Updating an application may require submission approvals before being updated in their native marketplace. Changes made on mobile apps also require users to download software updates. Keep in mind that if you're developing apps for multiple platforms, even a simple update may require significant development resources, and time.
Data Connectivity and Offline Use
Within a mobile application, data and resources are stored locally. Since the user interface operates independently of web-based interface elements, your app will remain available when WiFi is not. If your users find themselves in situations where they will need to access the app while offline, or in weaker-connectivity locations, then an app is the choice.
If you’ve based your goals on marketing or communications initiatives, a mobile website should be the first step in your mobile strategy. A mobile website has a number of inherent advantages over apps, including broader accessibility, compatibility and cost-effectiveness. The following is a list of advantages you’ll have deploying a mobile website over mobile application:
A mobile website is instantly accessible to all users, while apps require an initial download and installation. It may not seem like much, but this presents a significant barrier between initial engagement and action.
A single mobile website can reach users across different mobile devices, whereas apps generally require development of a native version for each type of device. A mobile website (for the most part) will be a “design once, deploy everywhere” solution.
A mobile website is much more dynamic than an app in terms of pure flexibility to update content. If you want to change the design or content of a mobile website you simply publish the edit once, and the changes are immediately visible. Updating an app requires the updates to be pushed to users, which then must be downloaded in order to update the app on each type of device.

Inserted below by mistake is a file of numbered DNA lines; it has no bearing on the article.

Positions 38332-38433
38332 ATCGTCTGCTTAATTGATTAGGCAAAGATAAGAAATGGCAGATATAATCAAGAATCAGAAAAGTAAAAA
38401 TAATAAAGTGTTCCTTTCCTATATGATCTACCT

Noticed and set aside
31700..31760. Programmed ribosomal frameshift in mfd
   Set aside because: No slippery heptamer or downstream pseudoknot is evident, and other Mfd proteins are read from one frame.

Because they are more easily discovered by search engines and can be listed in industry-specific directories, mobile websites make it easy for qualified visitors to find you. In contrast, apps are largely restricted to app stores—which can also make them less easy to discover.
Last but certainly not least, mobile website development is considerably more time and cost-effective than development of native applications. This holds especially true if you want your app to have a presence on different platforms.
Keep in mind that the investment considerations of a mobile website or application don’t end with the initial launch. Upgrades, testing, compatibility issues and ongoing development are much less expensive for a website than for an app, especially over longer periods of time.
Despite the many benefits of the mobile web, apps are still very popular, and there are a number of use scenarios where an app is a better fit for what you want to accomplish.
Generally speaking, the following needs would be better fulfilled by an app:
Personalization – if users are going to be using your app in a personalized fashion on a regular basis—think OneNote or Mint—then an app will provide a great way to do that. An app can deploy push notifications and custom alerts tailored to user preferences, which makes the user experience much more personalized than that of a mobile website.
Native Functionality Required - mobile web browsers are getting much better at accessing certain mobile-specific functions like click-to-call, messaging and GPS. But if you want the ability to access a user's camera, processing power, or send push notifications, integration of specific phones features are easier to develop within in an app.
No Connection Required – If your app’s primary functionalities don’t require internet access, then an app makes the most sense.
Gaming – this one is obvious. If you’re developing a game like Angry Birds or Clash of Clans, it’s easier for users to download an application to their phones rather than accessing it through a mobile browser.
The ultimate goal when developing an app is to receive an optimal return on your investment. You should avoid wasting precious time and money building an app to do something basic that ultimately can be achieved with a mobile website.